It’s the End of Libraryland as We Know It (and I Feel Fine)
Matthew Chase, 2017 Showcase
It’s the End of Libraryland as We Know It (and I Feel Fine): This multimedia presentation explores the possible futures of the Singularity and how libraries can dynamically interact with them. While there are many postulated definitions for the phenomenon, the Singularity essentially refers to a future period in which technological advancement is so rapid that human existence will be readically and irreversibly transformed. The inherent uncertainty of the Singularity raises critical discussion among proponents and critics of when and how this transformation may impact human life as we understand it. It also introduces visions of libraries in a post-Singularity future through cyborg librarians, library commonwealths, and the emergence of deep information literacy. The presentation shows how libraries are already working toward the Singularity in theory and practice in the way of maker spaces, citizen science, and early adoption of virtual reality and robotic technologies.
Inevitable Futures of Connectivity: A Comparative Book Review: This essay critically examines Kevin Kelly’s The Inevitable: Understanding the 12 Technological Forces that will Shape Our Future and Parag Khanna’s Connectography: Mapping the Future Global Civilization. While Kelly addresses the major forces spurring digital change for the next several decades and how we can shape emerging technologies, Khanna delves into the forces that will prompt collaboration among political and economic powers in a globalized society. Although Kelly and Khanna each have very distinct professional backgrounds and their work is grounded in different methodologies, the authors nonetheless share a common underlying goal: connectivity. This central theme of connectivity allows for a blended application of their insights. The authors convey signficant implications for the information professions, opening a key role in directing the future of an increasingly borderless and interconnected information culture.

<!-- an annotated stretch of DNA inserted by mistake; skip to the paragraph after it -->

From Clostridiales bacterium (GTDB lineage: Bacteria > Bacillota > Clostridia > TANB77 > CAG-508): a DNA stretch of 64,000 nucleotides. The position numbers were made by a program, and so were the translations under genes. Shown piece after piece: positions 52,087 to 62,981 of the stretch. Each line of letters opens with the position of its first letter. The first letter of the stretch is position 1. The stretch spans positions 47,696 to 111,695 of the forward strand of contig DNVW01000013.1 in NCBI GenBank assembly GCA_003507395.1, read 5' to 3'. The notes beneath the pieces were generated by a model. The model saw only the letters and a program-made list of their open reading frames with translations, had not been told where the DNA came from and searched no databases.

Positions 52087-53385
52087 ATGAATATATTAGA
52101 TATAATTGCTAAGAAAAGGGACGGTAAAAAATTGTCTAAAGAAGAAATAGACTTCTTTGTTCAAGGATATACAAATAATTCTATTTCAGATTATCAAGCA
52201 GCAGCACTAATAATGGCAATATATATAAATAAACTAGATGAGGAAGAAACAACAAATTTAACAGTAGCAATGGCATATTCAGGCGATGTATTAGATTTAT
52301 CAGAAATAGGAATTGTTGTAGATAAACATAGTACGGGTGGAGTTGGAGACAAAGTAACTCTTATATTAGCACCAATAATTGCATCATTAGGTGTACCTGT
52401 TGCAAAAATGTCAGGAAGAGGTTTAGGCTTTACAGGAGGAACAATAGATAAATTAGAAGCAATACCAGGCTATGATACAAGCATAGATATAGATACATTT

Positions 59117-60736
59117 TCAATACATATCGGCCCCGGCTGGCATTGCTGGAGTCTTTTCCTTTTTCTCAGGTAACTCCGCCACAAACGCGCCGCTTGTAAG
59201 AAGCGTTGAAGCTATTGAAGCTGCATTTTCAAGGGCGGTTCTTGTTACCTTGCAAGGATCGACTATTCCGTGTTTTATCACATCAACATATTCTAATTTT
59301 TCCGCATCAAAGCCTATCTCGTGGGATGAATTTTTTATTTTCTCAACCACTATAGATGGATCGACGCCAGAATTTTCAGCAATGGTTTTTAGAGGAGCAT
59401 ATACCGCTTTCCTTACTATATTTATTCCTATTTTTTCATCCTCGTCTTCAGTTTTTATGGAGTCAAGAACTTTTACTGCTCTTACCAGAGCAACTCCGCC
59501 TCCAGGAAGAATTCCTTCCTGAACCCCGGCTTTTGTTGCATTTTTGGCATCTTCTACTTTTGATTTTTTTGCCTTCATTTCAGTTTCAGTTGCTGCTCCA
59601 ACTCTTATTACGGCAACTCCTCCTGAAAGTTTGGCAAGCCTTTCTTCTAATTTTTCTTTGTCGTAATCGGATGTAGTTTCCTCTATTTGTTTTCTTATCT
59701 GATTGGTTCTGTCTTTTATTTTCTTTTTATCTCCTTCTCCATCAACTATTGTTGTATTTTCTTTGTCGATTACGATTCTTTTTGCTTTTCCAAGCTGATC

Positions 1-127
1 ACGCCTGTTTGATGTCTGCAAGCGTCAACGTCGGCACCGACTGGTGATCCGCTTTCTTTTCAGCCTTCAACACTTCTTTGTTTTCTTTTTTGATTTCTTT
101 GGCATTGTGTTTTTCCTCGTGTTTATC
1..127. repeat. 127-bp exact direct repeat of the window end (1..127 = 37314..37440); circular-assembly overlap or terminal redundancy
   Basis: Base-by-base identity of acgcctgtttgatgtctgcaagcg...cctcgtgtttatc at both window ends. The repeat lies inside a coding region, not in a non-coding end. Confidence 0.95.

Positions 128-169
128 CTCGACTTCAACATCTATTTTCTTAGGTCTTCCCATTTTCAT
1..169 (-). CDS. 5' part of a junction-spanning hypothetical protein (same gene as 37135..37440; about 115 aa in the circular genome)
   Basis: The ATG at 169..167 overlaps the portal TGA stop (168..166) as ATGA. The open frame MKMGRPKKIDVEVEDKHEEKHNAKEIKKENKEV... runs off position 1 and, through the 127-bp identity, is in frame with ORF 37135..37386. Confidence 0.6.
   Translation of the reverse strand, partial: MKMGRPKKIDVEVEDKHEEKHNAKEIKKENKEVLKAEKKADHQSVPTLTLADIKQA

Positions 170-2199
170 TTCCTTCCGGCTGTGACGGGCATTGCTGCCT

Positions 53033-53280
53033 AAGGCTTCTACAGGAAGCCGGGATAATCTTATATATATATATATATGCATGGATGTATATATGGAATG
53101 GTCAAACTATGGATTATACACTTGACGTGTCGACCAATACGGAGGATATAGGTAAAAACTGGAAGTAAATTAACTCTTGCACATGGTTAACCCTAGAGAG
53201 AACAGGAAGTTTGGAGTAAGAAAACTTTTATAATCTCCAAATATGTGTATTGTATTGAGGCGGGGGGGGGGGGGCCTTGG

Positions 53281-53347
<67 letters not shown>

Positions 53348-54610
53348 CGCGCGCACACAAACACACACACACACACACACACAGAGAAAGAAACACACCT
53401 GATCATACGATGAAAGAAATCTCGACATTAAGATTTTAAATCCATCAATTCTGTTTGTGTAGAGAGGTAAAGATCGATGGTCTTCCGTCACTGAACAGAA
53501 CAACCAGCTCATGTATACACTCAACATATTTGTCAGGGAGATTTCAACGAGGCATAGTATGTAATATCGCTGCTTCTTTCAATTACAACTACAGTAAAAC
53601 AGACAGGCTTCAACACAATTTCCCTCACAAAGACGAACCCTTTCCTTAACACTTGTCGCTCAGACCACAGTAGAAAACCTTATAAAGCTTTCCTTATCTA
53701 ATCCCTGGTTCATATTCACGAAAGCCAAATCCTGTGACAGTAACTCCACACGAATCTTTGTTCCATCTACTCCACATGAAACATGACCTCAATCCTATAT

Matthew Chase is the circulation manager at an academic library in Southern California. With several years of experience working in public and academic libraries, he is expected to graduate with a MLIS at San Jose State University in December 2017. He also holds an MA in Sociological Practice from California State University, San Marcos. His research interests include the emerging roles of librarianship in social justice, mass media representations of monsters, the development of digital folklore, and public discourses in the digital borderlands.